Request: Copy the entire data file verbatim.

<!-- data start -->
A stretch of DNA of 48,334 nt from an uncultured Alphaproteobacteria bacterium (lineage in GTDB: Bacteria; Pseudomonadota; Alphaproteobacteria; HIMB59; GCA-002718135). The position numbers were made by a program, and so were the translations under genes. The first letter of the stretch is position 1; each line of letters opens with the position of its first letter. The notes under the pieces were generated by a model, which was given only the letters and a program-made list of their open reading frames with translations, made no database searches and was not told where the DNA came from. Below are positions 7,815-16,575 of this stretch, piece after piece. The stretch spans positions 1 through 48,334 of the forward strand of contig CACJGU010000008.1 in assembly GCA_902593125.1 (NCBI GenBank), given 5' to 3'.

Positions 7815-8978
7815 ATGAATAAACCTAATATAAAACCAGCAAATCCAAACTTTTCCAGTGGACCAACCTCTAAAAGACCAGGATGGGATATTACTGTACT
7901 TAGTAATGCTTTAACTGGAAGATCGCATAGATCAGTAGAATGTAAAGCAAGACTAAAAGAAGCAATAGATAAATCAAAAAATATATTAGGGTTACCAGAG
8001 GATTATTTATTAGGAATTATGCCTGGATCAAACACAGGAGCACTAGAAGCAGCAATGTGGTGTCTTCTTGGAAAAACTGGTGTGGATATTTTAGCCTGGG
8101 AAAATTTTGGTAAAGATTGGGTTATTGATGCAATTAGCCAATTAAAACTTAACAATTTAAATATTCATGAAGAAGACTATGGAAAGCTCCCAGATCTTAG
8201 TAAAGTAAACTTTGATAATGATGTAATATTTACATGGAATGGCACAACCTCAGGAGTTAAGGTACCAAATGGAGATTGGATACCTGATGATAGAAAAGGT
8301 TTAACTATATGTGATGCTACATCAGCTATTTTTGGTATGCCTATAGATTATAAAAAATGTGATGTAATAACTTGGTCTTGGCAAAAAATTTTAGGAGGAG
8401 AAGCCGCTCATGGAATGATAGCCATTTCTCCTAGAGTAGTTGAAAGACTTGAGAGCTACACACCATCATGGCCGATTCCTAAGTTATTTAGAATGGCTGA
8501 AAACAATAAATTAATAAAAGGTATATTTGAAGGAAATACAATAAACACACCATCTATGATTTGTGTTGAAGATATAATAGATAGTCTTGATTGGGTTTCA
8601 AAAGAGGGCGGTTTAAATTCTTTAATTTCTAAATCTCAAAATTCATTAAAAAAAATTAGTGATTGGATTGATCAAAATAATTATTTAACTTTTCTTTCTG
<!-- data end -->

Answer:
A stretch of DNA of 48,334 nt from an uncultured Alphaproteobacteria bacterium (lineage in GTDB: Bacteria; Pseudomonadota; Alphaproteobacteria; HIMB59; GCA-002718135). The position numbers were made by a program, and so were the translations under genes. The first letter of the stretch is position 1; each line of letters opens with the position of its first letter. The notes under the pieces were generated by a model, which was given only the letters and a program-made list of their open reading frames with translations, made no database searches and was not told where the DNA came from. Below are positions 7,815-16,575 of this stretch, piece after piece. The stretch spans positions 1 through 48,334 of the forward strand of contig CACJGU010000008.1 in assembly GCA_902593125.1 (NCBI GenBank), given 5' to 3'.

Positions 7815-8978
7815 ATGAATAAACCTAATATAAAACCAGCAAATCCAAACTTTTCCAGTGGACCAACCTCTAAAAGACCAGGATGGGATATTACTGTACT
7901 TAGTAATGCTTTAACTGGAAGATCGCATAGATCAGTAGAATGTAAAGCAAGACTAAAAGAAGCAATAGATAAATCAAAAAATATATTAGGGTTACCAGAG
8001 GATTATTTATTAGGAATTATGCCTGGATCAAACACAGGAGCACTAGAAGCAGCAATGTGGTGTCTTCTTGGAAAAACTGGTGTGGATATTTTAGCCTGGG
8101 AAAATTTTGGTAAAGATTGGGTTATTGATGCAATTAGCCAATTAAAACTTAACAATTTAAATATTCATGAAGAAGACTATGGAAAGCTCCCAGATCTTAG
8201 TAAAGTAAACTTTGATAATGATGTAATATTTACATGGAATGGCACAACCTCAGGAGTTAAGGTACCAAATGGAGATTGGATACCTGATGATAGAAAAGGT
8301 TTAACTATATGTGATGCTACATCAGCTATTTTTGGTATGCCTATAGATTATAAAAAATGTGATGTAATAACTTGGTCTTGGCAAAAAATTTTAGGAGGAG
8401 AAGCCGCTCATGGAATGATAGCCATTTCTCCTAGAGTAGTTGAAAGACTTGAGAGCTACACACCATCATGGCCGATTCCTAAGTTATTTAGAATGGCTGA
8501 AAACAATAAATTAATAAAAGGTATATTTGAAGGAAATACAATAAACACACCATCTATGATTTGTGTTGAAGATATAATAGATAGTCTTGATTGGGTTTCA
8601 AAAGAGGGCGGTTTAAATTCTTTAATTTCTAAATCTCAAAATTCATTAAAAAAAATTAGTGATTGGATTGATCAAAATAATTATTTAACTTTTCTTTCTG